BT has responded to the surge in cable thefts across its network with the launch of a nationwide campaign to forensically tag malfeasants and bring them to justice.
Since scrap metal prices have risen through the recession, BT has seen a spate of thefts targeting its exchanges and infrastructure, many of them resulting in significant phone and Internet outages with a knock-on effect on the business community, costing it over £700m per annum.
According to stats garnered by BT, 2009 saw a 9% rise in deliberate attacks on its network.
The telco has teamed up with scientists at SmartWater, which provides forensic marking liquid solutions that are unique to a specific location. BT plans to use it to coat the outer shell and inner core of Openreach cable, along with other equipment.
This will mean that should any equipment be stolen, the police will be able to track any recovered material to the source of the crime.
BT will also be deploying trap devices that spray criminals attempting to target Openreach property with the same marking solution, which SmartWater claims remains on the skin for up to 60 days.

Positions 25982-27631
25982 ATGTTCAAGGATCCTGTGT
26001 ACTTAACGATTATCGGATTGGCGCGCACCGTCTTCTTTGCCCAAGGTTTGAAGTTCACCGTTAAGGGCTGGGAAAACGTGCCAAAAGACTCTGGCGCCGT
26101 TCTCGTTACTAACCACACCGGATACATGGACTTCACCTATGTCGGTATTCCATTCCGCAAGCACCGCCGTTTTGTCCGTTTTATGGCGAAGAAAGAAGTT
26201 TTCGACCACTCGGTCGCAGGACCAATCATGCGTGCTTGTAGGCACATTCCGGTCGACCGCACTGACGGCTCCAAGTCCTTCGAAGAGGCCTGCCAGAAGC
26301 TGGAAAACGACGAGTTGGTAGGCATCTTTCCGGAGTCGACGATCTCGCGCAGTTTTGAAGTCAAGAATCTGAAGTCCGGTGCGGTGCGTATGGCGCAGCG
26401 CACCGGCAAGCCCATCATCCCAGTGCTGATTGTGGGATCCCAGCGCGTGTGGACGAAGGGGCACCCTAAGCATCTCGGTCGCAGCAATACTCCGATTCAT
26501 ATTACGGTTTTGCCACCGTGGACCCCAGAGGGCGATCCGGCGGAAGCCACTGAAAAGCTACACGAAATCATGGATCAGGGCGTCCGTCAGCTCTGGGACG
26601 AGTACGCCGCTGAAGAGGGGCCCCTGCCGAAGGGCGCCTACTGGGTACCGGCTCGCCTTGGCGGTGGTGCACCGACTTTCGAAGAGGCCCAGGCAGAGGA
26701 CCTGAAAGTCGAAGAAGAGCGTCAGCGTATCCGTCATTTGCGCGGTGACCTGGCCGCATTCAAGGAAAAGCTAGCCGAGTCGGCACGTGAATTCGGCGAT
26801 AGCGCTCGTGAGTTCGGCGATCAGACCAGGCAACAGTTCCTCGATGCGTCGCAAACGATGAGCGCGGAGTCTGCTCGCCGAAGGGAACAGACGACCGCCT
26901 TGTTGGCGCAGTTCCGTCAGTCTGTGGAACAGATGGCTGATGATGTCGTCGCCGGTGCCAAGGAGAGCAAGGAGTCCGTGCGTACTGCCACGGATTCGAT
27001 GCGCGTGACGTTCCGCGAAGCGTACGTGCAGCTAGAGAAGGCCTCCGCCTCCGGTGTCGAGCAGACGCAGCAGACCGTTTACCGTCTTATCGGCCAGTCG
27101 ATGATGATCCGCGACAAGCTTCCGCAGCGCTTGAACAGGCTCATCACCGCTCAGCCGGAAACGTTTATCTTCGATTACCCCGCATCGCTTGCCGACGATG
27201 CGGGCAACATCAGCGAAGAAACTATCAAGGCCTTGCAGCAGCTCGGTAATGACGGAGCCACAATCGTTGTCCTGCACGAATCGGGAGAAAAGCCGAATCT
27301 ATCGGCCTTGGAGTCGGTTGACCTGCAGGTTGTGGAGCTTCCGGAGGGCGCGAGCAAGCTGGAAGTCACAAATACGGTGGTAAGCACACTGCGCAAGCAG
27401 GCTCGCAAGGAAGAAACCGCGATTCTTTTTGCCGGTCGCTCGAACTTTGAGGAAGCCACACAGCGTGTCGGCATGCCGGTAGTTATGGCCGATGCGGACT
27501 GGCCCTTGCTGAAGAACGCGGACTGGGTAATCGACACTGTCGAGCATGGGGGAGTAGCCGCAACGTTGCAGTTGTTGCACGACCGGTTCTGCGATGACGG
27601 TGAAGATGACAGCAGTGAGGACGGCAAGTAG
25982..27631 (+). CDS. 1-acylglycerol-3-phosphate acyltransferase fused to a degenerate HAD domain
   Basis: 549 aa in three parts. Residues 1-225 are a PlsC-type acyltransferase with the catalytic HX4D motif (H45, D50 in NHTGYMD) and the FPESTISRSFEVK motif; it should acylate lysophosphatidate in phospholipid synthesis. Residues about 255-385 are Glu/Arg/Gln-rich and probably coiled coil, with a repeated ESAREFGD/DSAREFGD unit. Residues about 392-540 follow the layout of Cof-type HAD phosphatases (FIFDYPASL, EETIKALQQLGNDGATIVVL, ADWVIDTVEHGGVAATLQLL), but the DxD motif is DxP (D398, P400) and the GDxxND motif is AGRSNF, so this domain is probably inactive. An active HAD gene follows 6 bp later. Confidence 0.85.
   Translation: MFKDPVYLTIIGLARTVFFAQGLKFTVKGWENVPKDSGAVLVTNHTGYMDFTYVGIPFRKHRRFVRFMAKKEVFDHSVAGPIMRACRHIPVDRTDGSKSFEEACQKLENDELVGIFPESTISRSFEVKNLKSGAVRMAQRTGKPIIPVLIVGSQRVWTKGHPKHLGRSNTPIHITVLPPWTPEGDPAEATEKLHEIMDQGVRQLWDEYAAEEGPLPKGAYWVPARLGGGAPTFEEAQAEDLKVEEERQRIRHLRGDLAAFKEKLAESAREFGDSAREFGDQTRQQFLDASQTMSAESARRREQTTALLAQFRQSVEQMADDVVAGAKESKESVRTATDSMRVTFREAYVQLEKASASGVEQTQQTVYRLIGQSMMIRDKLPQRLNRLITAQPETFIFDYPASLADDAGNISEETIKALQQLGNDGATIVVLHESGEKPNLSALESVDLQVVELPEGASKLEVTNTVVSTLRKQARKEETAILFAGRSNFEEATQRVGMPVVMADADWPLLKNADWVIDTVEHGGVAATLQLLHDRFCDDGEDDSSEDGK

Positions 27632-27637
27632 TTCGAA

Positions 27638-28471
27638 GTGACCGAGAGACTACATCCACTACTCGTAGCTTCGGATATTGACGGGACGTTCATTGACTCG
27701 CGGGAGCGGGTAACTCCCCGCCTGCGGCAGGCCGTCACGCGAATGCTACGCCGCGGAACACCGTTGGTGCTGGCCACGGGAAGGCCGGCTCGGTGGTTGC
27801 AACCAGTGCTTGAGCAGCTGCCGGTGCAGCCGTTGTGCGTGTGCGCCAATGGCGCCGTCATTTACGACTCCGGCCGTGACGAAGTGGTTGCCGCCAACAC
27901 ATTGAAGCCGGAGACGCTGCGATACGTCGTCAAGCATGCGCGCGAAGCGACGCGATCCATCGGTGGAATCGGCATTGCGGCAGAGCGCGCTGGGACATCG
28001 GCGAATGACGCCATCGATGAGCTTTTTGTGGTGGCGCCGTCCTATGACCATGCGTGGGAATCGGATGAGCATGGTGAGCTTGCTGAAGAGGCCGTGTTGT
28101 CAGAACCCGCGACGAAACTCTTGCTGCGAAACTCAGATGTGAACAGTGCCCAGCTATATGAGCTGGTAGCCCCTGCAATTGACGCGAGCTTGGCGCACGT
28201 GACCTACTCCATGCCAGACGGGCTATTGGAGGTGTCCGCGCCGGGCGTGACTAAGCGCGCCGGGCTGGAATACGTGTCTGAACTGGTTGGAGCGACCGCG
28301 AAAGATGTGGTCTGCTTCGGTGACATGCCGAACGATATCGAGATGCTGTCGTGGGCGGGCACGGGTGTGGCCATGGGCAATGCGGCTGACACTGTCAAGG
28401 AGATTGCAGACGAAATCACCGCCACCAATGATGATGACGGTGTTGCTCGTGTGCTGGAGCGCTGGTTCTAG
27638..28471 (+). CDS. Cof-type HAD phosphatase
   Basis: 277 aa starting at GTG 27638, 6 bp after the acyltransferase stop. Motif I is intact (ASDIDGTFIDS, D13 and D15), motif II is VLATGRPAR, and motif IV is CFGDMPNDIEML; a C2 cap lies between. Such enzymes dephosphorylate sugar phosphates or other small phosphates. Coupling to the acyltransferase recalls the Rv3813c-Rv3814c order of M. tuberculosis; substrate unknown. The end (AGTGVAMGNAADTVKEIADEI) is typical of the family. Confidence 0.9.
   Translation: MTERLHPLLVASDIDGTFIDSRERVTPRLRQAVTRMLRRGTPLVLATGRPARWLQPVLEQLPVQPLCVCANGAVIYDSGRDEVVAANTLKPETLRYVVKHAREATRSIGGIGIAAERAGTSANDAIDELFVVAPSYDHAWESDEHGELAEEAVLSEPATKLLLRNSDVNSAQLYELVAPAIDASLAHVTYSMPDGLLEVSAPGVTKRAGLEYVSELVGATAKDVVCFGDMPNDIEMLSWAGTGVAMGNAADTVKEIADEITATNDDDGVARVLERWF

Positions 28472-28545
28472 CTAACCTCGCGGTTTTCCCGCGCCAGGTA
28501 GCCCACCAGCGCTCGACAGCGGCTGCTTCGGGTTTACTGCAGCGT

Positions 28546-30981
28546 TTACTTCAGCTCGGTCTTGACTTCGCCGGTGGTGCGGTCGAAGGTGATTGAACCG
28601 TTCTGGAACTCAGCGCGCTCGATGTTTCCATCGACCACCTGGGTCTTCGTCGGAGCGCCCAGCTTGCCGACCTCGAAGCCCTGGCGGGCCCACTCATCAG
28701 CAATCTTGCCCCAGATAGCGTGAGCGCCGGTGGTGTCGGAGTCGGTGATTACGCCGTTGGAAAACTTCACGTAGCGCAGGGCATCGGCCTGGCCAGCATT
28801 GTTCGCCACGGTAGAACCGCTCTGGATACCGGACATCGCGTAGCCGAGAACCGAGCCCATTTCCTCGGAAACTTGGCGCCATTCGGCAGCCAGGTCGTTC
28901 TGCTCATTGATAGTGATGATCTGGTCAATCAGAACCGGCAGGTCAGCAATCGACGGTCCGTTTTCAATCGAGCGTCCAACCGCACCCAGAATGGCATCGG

"Anyone arrested for metal theft will be examined for traces of SmartWater," said detective inspector Robin Conway of the British Transport Police. "A search will be made of the person's house and any property, including vehicles, with traces of SmartWater on them, is likely to be seized by police."
"Cable theft affects not only us as a business, but millions who rely on access to phones and broadband across the UK, and with the help of this technology we're fighting back," said Openreach security head Bernie Auguste.
Alongside BTP, BT will also be working with scrap metal dealers to help legitimate resellers identify stolen material and cut the thieves' supply chain.